Food as Medicine: Cruciferous Veggies

What’s a crucifer?!

It’s not as scary as it sounds, we promise. A crucifer is simply the name of a category of plants that have 4 leaves in an “X” shape. While they’re fairly common vegetables, like broccoli, kale, and brussels sprouts, most people have no idea of the enormous health benefits that these veggies and greens contain.

This particular category of plant contains a chemical called sulforaphane, which has four main benefits for your health:

  1. It is essential for the liver to remove toxins from the body. Toxins in your body can be anything from pesticides on food to pollutants in the air to alcohol.
  2. Sulforaphane signals the body to make more of its own antioxidants. Antioxidants are extremely important for you body to fight off free radicals. Free radicals are destructive molecules that occur naturally as our cells burn fuel for energy and contribute to cancer, dementia, and aging. If someone you know is suffering from dementia check out these care agencies sheffield, that are specialized to help those with dementia.
  3. By doing both of the above, sulforaphane helps to activate genes that help fight cancer.
  4. Similarly, sulforaphane also makes sure our bodies are repairing the daily damage that happens to our DNA through sun exposure, smoking, and radiation.

If you’re like us, then after reading that, you’re super excited to eat some cruciferous veggies! But what are they, and how can we (tastily) eat more of them?

Cruciferous Vegetables  and Cruciferous Greens

  • Broccoli/Broccolini/Romanesco
  • Arugula
  • Brussels Sprouts 
  • Collard Greens
  • Cabbage (incl. Napa & Chinese) 
  • Kale
  • Cauliflower
  • Bok Choy
  • Horseradish / Wasabi 
  • Tat Soi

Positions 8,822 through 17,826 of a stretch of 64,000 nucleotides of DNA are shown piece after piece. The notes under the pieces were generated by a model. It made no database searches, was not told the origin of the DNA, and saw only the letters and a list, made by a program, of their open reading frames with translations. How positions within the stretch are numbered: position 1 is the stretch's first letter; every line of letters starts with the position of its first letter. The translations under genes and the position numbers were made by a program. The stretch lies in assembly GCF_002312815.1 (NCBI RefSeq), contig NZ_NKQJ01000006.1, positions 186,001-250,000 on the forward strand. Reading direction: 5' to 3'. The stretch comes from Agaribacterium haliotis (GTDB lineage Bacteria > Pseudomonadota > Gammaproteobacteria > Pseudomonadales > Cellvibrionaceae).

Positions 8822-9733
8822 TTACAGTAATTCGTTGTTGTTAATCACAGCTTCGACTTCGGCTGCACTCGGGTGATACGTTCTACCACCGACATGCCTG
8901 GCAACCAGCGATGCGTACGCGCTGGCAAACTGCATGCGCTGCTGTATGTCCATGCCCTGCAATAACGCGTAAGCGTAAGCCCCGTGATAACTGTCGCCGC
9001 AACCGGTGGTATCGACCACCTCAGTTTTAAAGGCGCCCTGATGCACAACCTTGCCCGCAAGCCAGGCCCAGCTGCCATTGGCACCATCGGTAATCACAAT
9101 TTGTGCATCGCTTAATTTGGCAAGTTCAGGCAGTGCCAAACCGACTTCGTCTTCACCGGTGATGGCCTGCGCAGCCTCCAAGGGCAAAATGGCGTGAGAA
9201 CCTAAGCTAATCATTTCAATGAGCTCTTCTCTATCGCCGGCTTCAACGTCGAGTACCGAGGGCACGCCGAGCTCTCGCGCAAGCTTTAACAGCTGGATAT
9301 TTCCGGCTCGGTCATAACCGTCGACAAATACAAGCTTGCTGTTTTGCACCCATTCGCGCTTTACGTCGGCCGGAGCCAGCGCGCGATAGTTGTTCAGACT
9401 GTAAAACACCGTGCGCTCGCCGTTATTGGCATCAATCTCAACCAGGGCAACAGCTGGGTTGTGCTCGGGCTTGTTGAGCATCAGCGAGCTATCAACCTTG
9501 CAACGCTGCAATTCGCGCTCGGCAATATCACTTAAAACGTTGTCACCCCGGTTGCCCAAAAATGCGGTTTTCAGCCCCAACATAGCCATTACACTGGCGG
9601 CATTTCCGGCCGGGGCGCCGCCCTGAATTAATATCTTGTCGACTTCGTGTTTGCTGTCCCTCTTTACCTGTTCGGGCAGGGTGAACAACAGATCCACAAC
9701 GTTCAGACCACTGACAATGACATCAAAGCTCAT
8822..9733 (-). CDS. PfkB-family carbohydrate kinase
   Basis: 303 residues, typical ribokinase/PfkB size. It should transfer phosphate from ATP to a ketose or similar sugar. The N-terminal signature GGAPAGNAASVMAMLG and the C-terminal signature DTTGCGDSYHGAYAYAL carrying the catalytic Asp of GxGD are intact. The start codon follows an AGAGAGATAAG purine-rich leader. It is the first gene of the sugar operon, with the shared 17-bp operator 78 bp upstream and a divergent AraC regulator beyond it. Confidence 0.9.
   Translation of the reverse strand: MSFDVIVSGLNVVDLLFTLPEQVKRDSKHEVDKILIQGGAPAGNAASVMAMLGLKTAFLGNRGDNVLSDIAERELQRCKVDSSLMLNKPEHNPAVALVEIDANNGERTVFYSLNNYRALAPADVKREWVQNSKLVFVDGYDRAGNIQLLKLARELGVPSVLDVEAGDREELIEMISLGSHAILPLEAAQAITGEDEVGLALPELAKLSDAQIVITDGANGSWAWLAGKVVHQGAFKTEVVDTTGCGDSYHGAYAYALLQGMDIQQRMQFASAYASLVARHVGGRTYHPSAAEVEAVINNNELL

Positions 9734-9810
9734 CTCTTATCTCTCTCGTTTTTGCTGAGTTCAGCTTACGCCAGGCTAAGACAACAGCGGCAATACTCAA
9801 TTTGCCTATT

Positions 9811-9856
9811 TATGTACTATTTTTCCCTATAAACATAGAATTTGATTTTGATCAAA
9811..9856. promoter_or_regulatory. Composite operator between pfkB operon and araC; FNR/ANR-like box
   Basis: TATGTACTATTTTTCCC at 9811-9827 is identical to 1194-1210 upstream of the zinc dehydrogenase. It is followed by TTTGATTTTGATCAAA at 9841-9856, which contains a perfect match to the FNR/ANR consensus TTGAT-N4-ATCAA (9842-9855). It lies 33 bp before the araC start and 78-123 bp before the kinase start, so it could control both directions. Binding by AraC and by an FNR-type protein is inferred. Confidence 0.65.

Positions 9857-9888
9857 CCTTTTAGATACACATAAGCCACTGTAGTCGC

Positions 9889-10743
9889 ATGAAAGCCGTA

• Kohlrabi
  • Mizuna
  • Maca
  • Mustard Greens
  • Radish/Daikon Radish
  • Shepherd’s Purse
  • Turnip
  • Watercress
  • Rutabaga
  • Land Cress

*** Includes sprouts or microgreens of any of the above.

Tips and Tricks:

  1. Pre-cut crucifers like Brussels sprouts, cabbage, or cauliflower 40 minutes before cooking. This allows enough time for the myrosinase and glucoraphanin to comingle and create sulforaphane.
  2. If you don’t have time to wait 40 minutes for sulforaphane to form before cooking, simply add mustard powder or another raw crucifer to cooked crucifers when eating.
  3. If you’re using frozen vegetables like broccoli or cauliflower, add mustard powder or another raw crucifer to the meal to activate the sulforaphane, as frozen veggies tend to be parboiled before packaging.
  1. Increase your daily sulforaphane intake by adding sprouts or microgreens to your meals.

 

Cauliflower Fritters

Makes about 20 fritters.

Ingredients:

  • 1 head cauliflower
  • 8 pieces organic bacon (Applegate Sunday bacon or bacon from a farm that feeds their pigs well)
  • 1/2 cup scallions
  • 1 1/4 cup grated cheese (I prefer a sheep cheese like petit Basque orManchego but any melty cheese will work)
  • 1/4 cup Pecorino Romano cheese
  • 2 eggs
  • 1/2 cup breadcrumbs (I use gluten free bread crumbs or substitute chickpea flour)
  • Salt and pepper

Method:

  1. Lightly steam cauliflower. Let cool and rice it in a Cuisinart.
  2. In a bowl combine riced cauliflower and the rest of the ingredients.
  3. Fry in avocado or olive oil until dark brown on each side.
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